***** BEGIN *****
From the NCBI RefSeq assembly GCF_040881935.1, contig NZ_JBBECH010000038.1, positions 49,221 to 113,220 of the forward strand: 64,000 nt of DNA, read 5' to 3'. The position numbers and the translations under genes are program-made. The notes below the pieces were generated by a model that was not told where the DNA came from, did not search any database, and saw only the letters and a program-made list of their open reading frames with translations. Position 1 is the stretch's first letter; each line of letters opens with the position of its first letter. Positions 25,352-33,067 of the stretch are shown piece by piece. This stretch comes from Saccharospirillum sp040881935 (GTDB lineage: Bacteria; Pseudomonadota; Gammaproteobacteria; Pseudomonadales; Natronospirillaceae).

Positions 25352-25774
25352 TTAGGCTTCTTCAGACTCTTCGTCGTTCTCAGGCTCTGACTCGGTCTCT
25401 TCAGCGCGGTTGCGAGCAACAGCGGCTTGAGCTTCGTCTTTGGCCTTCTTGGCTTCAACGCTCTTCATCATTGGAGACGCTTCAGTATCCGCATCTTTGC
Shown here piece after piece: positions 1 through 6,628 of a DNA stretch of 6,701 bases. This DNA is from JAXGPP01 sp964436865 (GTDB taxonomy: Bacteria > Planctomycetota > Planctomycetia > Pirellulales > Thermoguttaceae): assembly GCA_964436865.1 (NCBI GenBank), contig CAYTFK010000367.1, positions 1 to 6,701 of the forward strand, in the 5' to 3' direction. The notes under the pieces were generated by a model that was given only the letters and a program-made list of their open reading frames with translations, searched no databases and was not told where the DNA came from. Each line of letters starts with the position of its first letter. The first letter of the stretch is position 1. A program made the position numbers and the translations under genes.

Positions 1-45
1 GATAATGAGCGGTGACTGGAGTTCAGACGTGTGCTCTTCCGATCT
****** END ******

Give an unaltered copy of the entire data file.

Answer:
From the NCBI RefSeq assembly GCF_040881935.1, contig NZ_JBBECH010000038.1, positions 49,221 to 113,220 of the forward strand: 64,000 nt of DNA, read 5' to 3'. The position numbers and the translations under genes are program-made. The notes below the pieces were generated by a model that was not told where the DNA came from, did not search any database, and saw only the letters and a program-made list of their open reading frames with translations. Position 1 is the stretch's first letter; each line of letters opens with the position of its first letter. Positions 25,352-33,067 of the stretch are shown piece by piece. This stretch comes from Saccharospirillum sp040881935 (GTDB lineage: Bacteria; Pseudomonadota; Gammaproteobacteria; Pseudomonadales; Natronospirillaceae).

Positions 25352-25774
25352 TTAGGCTTCTTCAGACTCTTCGTCGTTCTCAGGCTCTGACTCGGTCTCT
25401 TCAGCGCGGTTGCGAGCAACAGCGGCTTGAGCTTCGTCTTTGGCCTTCTTGGCTTCAACGCTCTTCATCATTGGAGACGCTTCAGTATCCGCATCTTTGC
Shown here piece after piece: positions 1 through 6,628 of a DNA stretch of 6,701 bases. This DNA is from JAXGPP01 sp964436865 (GTDB taxonomy: Bacteria > Planctomycetota > Planctomycetia > Pirellulales > Thermoguttaceae): assembly GCA_964436865.1 (NCBI GenBank), contig CAYTFK010000367.1, positions 1 to 6,701 of the forward strand, in the 5' to 3' direction. The notes under the pieces were generated by a model that was given only the letters and a program-made list of their open reading frames with translations, searched no databases and was not told where the DNA came from. Each line of letters starts with the position of its first letter. The first letter of the stretch is position 1. A program made the position numbers and the translations under genes.

Positions 1-45
1 GATAATGAGCGGTGACTGGAGTTCAGACGTGTGCTCTTCCGATCT